Does Winter Driving Affect Your Fuel EconomyJan 22nd, 2021
Cold weather and winter driving conditions can greatly reduce your fuel economy. Fuel economy statistics from nrcan.gc.ca state that a drop in temperature from 24°C to 7°C can increase fuel consumption in urban commutes from 12-28%.
Why is winter fuel economy lower?
There are several different factors that may decrease the fuel economy of your vehicle. Engine and transmission friction increases in colder temperatures due to the engine being cold. It takes longer for your engine to reach its most fuel-efficient temperature, so this affects shorter trips since your vehicle spends more time at non-optimal temperatures. Another factor that can affect fuel economy are things like heated seats, window defrosters, and heating your cabin, as these features use additional power. Colder air is also denser than warm air. This increases drag on your vehicle, especially at highway speeds, overall affecting fuel economy. In severe winter weather, your fuel economy can decrease even further. Ice and snow decreases your tires grip on the road surfaces, wasting energy. If your vehicle is 4WD, this also will use more fuel in the long haul.
What can I do to improve my fuel economy during the winter?
Although you won’t be able to completely combat the effects of winter weather on your fuel economy, there are a few things you can do to help mitigate some of them.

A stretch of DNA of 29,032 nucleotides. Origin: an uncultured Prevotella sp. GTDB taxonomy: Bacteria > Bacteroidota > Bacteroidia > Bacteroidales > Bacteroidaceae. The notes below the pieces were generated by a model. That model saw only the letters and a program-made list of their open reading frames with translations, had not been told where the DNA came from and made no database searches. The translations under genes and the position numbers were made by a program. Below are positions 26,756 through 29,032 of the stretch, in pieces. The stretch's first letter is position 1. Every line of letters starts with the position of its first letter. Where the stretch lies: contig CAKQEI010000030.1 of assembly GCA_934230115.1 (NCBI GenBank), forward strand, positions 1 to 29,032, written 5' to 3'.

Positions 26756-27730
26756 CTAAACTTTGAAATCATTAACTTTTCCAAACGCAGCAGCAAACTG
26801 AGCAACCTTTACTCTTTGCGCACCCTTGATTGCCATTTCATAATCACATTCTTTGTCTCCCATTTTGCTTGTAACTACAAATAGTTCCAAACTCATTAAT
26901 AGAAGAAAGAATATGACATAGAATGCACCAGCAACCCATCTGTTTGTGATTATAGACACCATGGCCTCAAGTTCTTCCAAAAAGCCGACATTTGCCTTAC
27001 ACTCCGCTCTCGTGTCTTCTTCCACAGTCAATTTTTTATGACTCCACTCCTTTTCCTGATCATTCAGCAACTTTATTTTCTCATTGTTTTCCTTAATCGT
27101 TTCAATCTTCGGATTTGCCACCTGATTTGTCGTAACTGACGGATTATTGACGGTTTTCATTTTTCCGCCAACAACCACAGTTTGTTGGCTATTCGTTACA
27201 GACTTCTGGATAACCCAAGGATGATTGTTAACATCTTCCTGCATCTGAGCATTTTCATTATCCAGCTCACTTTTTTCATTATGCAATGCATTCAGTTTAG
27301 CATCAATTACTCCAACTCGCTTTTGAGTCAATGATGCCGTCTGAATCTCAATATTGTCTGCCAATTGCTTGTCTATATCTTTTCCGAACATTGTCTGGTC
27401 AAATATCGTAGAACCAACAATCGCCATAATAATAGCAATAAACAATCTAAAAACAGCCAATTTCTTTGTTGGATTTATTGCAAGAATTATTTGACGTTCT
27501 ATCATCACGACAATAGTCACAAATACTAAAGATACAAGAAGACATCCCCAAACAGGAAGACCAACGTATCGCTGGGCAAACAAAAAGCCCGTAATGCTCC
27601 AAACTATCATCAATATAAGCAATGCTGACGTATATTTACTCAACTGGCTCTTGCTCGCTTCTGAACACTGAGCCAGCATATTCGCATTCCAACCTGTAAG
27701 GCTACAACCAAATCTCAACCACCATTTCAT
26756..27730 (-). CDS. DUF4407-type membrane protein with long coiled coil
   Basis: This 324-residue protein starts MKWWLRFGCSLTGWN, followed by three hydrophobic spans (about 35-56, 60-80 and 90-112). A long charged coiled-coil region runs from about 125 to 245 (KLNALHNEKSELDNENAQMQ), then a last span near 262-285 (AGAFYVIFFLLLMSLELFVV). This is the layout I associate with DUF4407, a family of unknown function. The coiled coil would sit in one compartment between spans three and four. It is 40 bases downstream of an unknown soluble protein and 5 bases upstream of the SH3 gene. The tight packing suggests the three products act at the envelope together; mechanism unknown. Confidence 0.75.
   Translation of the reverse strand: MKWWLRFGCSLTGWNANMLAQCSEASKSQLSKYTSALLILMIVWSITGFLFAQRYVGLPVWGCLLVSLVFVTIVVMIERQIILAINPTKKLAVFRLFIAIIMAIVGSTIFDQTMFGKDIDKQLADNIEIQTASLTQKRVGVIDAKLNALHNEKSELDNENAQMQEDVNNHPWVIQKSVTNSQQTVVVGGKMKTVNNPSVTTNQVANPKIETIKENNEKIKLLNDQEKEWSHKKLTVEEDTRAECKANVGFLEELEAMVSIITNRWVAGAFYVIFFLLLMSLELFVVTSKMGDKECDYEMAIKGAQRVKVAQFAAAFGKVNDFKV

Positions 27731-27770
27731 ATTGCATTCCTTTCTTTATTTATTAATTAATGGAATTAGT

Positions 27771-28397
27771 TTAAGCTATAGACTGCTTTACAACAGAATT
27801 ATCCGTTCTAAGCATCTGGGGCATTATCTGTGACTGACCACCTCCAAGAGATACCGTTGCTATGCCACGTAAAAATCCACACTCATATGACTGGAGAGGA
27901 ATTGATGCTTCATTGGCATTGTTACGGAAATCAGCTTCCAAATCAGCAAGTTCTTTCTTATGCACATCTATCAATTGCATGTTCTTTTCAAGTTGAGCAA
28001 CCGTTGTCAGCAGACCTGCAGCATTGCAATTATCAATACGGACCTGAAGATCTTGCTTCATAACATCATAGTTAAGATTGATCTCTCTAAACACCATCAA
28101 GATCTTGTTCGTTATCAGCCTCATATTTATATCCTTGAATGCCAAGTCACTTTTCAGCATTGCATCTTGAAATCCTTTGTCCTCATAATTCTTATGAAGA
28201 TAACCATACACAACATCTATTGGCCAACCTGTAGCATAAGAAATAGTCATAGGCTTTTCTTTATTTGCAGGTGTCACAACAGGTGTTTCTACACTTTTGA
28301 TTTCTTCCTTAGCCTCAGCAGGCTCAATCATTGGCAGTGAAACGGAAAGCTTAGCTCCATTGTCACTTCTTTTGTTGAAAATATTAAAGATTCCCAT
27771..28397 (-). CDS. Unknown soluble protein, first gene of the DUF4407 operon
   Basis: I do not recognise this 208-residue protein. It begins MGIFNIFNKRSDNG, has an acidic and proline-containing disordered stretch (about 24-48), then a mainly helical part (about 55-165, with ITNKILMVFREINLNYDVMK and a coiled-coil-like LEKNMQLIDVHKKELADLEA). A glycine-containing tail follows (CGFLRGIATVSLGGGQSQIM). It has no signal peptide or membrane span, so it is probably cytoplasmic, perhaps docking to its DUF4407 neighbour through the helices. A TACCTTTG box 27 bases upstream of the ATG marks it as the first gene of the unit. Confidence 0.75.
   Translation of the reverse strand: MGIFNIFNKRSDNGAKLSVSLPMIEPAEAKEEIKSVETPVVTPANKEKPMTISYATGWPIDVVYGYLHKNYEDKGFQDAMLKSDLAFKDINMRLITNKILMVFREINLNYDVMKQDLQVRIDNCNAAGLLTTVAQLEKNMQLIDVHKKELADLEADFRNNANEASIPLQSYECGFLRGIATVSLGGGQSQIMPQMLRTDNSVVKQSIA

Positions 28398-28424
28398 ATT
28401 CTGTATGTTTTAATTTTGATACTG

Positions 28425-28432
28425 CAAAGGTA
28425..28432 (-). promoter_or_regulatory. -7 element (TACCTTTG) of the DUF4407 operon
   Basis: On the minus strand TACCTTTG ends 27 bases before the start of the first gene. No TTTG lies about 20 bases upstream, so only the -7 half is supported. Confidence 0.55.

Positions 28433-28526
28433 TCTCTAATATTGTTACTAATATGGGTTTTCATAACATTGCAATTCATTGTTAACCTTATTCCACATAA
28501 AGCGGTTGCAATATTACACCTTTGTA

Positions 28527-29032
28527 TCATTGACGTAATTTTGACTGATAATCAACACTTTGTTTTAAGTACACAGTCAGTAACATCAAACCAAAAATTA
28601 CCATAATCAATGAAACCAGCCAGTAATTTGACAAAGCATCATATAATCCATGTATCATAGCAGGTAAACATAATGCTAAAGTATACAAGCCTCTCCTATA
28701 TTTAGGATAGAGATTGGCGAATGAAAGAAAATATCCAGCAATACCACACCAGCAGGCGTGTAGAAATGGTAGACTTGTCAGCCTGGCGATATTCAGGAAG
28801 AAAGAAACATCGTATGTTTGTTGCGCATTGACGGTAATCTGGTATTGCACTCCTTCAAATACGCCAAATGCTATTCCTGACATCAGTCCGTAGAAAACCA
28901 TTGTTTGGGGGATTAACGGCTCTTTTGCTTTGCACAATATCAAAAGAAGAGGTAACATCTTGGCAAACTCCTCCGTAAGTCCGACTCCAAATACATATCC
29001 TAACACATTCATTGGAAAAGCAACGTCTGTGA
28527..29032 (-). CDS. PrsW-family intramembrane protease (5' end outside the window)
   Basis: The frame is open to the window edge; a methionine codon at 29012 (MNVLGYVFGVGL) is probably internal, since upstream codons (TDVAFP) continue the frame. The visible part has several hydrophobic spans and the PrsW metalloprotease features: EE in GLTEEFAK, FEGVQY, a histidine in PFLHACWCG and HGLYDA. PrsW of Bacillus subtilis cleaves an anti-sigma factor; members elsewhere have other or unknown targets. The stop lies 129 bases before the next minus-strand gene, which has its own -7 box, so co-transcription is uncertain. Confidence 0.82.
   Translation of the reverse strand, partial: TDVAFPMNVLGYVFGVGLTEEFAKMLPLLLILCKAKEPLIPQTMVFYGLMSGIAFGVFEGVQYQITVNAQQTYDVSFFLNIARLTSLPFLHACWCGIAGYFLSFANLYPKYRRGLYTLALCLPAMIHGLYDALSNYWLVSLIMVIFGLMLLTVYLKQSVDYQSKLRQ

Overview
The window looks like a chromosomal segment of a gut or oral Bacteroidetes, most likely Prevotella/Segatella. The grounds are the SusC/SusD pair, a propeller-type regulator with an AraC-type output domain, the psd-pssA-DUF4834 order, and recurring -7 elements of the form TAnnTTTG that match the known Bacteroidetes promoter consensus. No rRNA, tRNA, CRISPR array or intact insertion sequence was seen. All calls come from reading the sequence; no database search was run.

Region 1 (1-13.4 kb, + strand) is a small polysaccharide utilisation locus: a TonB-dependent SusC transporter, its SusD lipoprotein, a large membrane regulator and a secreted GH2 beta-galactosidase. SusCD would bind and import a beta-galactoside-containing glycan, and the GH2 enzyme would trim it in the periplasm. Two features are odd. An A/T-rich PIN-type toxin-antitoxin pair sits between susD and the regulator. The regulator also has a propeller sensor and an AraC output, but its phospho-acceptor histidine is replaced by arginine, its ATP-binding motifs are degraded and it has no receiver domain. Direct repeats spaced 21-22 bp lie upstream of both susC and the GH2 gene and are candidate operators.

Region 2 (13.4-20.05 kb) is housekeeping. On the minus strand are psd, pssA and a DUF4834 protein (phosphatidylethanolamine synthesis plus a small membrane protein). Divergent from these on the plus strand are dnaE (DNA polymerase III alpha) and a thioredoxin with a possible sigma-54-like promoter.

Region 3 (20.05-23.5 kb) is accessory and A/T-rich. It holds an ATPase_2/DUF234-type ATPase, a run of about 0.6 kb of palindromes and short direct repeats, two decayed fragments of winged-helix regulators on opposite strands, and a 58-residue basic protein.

- Park your vehicle in a warmer place if possible, such as a garage or undercover. This will keep your car at warmer initial temperatures, reducing time to get to optimal temperatures.
- Don’t use seat warmers or defrosters more than absolutely necessary. Using an ice scraper can help with reducing use of defrosters.
- Check your tire pressure regularly. Colder air will deflate your tires, ultimately reducing fuel economy. If you keep your tires inflated, this will definitely help with fuel economy.
- Use the type of oil recommended for cold weather driving. Cold weather will increase the viscosity of your engine's oil, so using less viscous oil will help balance out the effects of cold weather on your engine oil.